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Effect of habitat structure on avian diversity and distribution: the case of main camp, Hwange National Park, Zimbabwe

Research Paper | January 1, 2014

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Makaka Caston, Mazire Samantha

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J. Bio. Env. Sci.4( 1), 90-108, January 2014


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Bird species distribution is due to preference of certain types of habitats and many birds may disappear if their habitat is destroyed. The vegetation in Hwange National Park has been modified by elephant activity due to their high and growing numbers. An investigation into the influence of habitat structure on bird species distribution was carried out during the month of October 2012 in Main Camp, Hwange National Park. Birds were surveyed using the point count technique and various vegetation variables, that included height, stem diameter, canopy volume, were measured in six homogenous vegetation types. Visual assessments of elephant damage on the vegetation were also carried out. A total of 41 bird species and 311 individuals were found in the area sampled. The most speciose and abundant bird order found were the Passeriformes (24 species and 175 individuals respectively) and its members are found occurring in all the vegetation types. Grasslands provided the most favoured habitat for the birds. Elephant damage in the study area was moderate to high and had an insignificant influence on the bird species diversity. Regression analysis showed a relationship between bird species diversity and stem diameter as well as canopy volume (R2=0.835, p=0.007; R2=0.827, p=0.008 respectively), but no relationship was found between bird species diversity and plant species diversity as well as height and elephant damage levels (R2=0.417, p=0.099; R2=0.169, p=0.228; R2=-0.0004, p=0.970 respectively). The results therefore imply that habitat structure has an influence on the distribution of bird species in the park.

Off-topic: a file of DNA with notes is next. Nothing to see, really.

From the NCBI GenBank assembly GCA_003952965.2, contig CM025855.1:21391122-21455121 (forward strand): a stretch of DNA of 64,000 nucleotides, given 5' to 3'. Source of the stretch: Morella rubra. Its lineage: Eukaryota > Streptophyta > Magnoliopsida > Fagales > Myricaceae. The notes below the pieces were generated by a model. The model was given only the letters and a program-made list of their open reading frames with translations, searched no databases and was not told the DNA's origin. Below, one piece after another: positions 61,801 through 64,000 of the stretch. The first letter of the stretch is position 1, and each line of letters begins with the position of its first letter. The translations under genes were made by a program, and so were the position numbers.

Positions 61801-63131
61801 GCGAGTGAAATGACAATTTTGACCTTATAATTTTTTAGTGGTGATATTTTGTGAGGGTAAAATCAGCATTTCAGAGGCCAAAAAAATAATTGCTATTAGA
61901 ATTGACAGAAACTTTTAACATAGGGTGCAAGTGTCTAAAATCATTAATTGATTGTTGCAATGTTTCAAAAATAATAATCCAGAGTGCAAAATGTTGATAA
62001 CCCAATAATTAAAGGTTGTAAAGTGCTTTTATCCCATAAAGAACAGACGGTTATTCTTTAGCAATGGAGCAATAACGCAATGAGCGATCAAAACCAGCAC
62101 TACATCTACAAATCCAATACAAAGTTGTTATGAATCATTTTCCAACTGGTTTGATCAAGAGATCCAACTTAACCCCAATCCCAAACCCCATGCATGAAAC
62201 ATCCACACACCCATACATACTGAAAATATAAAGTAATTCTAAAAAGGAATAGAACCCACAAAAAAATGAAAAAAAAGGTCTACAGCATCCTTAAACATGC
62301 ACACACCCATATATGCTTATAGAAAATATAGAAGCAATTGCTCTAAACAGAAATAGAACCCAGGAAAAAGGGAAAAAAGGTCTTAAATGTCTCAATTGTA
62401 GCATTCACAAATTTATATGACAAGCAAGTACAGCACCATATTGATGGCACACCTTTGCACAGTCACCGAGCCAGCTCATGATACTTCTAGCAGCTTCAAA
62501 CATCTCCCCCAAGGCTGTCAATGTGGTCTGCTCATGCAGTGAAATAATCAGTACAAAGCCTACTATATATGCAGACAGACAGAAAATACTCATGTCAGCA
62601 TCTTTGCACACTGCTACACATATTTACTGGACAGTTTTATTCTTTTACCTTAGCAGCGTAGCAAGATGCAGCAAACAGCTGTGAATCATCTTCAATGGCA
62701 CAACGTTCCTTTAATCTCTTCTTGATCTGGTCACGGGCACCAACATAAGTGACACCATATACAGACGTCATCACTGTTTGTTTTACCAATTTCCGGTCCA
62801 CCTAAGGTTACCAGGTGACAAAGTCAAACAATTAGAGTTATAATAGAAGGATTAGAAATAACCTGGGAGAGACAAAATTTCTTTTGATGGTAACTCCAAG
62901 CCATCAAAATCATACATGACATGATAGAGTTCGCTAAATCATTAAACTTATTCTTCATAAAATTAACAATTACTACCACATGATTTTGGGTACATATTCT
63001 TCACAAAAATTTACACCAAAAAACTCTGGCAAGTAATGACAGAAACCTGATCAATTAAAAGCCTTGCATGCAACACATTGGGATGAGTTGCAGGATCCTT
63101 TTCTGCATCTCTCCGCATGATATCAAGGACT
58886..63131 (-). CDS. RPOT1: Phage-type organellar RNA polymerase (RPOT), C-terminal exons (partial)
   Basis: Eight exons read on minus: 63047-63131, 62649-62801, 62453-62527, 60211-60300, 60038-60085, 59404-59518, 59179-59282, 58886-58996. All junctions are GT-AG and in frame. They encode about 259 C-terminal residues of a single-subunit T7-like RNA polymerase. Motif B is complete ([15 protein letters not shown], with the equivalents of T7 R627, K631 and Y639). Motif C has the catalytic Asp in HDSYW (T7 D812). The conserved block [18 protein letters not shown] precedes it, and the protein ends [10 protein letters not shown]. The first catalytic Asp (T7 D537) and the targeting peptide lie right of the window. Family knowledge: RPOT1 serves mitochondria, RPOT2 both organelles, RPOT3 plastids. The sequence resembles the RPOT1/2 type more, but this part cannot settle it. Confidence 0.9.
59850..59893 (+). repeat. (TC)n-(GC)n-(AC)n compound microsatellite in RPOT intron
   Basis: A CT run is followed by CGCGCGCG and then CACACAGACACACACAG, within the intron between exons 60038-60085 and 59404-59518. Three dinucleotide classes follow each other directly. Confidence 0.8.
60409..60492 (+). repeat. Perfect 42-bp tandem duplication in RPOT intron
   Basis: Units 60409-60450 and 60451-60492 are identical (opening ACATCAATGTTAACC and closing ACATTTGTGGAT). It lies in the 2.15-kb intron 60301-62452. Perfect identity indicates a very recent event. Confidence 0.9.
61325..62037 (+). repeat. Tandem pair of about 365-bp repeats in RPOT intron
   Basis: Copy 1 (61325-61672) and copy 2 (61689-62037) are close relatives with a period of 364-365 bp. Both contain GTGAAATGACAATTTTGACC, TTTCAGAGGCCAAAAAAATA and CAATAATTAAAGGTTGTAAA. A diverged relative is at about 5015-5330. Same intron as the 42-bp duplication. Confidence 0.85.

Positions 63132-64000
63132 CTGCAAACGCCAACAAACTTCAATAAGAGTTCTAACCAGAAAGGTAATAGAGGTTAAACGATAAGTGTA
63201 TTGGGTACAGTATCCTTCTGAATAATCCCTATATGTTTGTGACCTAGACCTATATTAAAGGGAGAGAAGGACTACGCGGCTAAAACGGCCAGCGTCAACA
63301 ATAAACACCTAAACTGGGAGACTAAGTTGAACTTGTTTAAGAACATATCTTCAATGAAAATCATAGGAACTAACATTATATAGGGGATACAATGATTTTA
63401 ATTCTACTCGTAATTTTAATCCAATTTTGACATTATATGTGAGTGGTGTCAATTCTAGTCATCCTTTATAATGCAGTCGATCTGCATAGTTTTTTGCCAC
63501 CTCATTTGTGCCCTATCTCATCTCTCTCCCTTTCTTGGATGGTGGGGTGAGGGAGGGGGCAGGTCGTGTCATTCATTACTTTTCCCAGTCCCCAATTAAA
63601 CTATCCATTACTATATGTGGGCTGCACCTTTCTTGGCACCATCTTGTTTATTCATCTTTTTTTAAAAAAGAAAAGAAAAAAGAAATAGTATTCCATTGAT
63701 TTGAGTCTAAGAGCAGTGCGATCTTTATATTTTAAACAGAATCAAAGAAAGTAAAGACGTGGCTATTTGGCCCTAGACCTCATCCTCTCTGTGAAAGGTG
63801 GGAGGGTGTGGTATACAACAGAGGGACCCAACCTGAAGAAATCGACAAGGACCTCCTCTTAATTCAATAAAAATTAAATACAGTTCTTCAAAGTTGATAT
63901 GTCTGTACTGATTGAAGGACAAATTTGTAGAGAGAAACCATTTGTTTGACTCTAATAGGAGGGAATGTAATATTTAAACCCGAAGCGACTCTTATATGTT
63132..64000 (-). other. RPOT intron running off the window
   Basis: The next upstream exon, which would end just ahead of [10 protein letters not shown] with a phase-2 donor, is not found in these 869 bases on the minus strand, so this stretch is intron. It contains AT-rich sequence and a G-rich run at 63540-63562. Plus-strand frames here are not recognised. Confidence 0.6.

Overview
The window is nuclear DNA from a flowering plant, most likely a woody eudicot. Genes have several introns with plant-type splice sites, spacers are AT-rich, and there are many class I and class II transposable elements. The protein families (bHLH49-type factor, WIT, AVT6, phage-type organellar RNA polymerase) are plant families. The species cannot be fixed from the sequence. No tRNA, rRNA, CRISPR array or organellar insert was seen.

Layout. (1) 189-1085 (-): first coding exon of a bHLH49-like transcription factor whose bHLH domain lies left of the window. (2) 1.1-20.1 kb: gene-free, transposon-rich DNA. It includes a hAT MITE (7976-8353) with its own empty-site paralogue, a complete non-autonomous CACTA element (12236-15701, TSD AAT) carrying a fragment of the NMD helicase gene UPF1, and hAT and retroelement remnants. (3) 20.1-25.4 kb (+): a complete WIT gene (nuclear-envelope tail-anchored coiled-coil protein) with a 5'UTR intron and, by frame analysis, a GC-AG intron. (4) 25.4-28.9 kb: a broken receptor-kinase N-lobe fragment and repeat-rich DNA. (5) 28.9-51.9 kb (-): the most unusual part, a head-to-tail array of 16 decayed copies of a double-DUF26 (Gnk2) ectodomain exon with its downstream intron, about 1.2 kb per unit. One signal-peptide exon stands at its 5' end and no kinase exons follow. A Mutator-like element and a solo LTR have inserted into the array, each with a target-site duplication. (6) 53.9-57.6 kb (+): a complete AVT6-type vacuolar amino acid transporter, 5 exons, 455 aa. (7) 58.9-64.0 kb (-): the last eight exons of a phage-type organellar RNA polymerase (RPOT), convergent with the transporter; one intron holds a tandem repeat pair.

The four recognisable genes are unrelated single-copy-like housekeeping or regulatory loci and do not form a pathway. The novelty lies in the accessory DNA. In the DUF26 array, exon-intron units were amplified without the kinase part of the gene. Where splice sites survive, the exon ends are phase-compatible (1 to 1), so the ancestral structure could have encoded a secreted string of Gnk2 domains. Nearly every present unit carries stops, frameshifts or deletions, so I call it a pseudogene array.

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Effect of habitat structure on avian diversity and distribution: the case of main camp, Hwange National Park, Zimbabwe

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